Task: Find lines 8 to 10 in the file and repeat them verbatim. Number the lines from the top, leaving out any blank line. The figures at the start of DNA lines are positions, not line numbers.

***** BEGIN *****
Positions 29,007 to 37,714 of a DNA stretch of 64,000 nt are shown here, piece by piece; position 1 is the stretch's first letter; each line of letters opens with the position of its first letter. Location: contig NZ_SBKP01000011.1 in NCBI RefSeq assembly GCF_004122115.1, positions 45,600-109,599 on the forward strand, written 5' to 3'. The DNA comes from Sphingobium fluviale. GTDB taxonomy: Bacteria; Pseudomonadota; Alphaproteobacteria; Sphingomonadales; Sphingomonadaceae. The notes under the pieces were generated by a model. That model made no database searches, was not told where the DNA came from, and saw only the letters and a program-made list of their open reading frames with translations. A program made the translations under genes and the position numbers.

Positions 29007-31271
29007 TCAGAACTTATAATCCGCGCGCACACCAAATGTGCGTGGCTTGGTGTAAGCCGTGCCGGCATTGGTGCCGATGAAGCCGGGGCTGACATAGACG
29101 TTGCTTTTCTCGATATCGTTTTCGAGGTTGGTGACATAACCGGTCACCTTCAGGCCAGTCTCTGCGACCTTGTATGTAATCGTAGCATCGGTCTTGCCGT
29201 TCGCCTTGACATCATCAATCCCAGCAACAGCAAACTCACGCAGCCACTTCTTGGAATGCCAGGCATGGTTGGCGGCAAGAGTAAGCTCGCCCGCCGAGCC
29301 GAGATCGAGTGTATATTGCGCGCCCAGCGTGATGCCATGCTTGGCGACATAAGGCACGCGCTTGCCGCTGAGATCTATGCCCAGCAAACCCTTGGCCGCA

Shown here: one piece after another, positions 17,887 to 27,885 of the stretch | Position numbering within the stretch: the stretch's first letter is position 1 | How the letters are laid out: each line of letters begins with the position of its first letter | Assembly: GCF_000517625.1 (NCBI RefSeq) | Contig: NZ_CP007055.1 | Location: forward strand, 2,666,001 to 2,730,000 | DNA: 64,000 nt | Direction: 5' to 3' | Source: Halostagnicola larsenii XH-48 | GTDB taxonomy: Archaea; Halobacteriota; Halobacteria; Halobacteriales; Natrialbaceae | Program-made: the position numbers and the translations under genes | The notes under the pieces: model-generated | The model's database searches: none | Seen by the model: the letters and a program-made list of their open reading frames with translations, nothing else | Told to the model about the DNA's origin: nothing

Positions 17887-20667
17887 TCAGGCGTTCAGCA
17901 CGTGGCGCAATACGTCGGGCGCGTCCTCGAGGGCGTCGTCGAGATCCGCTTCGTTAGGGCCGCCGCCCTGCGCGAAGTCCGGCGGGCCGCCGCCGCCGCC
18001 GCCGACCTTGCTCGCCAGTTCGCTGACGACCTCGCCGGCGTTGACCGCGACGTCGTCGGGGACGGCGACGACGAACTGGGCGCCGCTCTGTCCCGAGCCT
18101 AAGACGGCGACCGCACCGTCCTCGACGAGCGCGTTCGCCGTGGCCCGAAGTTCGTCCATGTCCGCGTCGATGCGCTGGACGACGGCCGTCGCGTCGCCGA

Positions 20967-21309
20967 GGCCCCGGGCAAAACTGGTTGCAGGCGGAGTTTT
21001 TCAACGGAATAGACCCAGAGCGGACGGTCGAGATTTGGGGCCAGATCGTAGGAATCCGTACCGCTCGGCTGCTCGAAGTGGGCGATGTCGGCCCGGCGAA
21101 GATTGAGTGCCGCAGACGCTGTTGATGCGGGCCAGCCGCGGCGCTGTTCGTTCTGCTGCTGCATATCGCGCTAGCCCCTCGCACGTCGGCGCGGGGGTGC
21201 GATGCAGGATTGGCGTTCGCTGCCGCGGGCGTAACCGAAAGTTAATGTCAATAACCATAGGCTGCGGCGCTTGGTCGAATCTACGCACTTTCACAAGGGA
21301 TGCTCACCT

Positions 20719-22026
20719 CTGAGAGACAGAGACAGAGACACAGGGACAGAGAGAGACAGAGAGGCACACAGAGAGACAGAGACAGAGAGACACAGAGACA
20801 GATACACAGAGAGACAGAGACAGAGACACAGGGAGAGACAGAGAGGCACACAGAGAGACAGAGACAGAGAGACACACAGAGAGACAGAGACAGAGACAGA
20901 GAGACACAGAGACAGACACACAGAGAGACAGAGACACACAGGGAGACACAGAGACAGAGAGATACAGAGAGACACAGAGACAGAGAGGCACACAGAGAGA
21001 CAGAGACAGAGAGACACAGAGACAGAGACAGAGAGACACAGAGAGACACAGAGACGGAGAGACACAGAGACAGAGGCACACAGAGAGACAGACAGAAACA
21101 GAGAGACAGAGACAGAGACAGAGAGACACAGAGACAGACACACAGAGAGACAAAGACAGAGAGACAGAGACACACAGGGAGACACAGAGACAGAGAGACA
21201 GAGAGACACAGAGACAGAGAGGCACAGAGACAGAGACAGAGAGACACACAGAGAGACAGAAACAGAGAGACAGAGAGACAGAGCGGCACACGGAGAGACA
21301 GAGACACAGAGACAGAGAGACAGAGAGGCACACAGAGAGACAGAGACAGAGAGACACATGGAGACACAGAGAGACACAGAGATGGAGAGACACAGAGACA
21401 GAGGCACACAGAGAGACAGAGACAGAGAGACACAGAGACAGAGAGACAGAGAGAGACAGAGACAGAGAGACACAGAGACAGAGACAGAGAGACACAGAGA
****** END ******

Positions 17887-20667
17887 TCAGGCGTTCAGCA
17901 CGTGGCGCAATACGTCGGGCGCGTCCTCGAGGGCGTCGTCGAGATCCGCTTCGTTAGGGCCGCCGCCCTGCGCGAAGTCCGGCGGGCCGCCGCCGCCGCC